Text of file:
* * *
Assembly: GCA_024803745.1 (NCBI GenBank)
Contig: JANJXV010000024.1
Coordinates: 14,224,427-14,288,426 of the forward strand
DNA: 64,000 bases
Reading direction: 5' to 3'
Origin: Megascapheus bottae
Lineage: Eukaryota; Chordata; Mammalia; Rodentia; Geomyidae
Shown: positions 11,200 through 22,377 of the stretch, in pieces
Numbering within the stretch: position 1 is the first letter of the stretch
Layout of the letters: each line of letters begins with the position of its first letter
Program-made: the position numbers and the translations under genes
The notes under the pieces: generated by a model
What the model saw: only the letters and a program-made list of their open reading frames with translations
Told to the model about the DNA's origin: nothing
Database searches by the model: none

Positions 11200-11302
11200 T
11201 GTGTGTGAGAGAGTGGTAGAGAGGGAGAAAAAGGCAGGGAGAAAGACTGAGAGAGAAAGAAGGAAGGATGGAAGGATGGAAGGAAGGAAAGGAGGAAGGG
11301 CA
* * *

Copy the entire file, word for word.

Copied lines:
Assembly: GCA_024803745.1 (NCBI GenBank)
Contig: JANJXV010000024.1
Coordinates: 14,224,427-14,288,426 of the forward strand
DNA: 64,000 bases
Reading direction: 5' to 3'
Origin: Megascapheus bottae
Lineage: Eukaryota; Chordata; Mammalia; Rodentia; Geomyidae
Shown: positions 11,200 through 22,377 of the stretch, in pieces
Numbering within the stretch: position 1 is the first letter of the stretch
Layout of the letters: each line of letters begins with the position of its first letter
Program-made: the position numbers and the translations under genes
The notes under the pieces: generated by a model
What the model saw: only the letters and a program-made list of their open reading frames with translations
Told to the model about the DNA's origin: nothing
Database searches by the model: none

Positions 11200-11302
11200 T
11201 GTGTGTGAGAGAGTGGTAGAGAGGGAGAAAAAGGCAGGGAGAAAGACTGAGAGAGAAAGAAGGAAGGATGGAAGGATGGAAGGAAGGAAAGGAGGAAGGG
11301 CA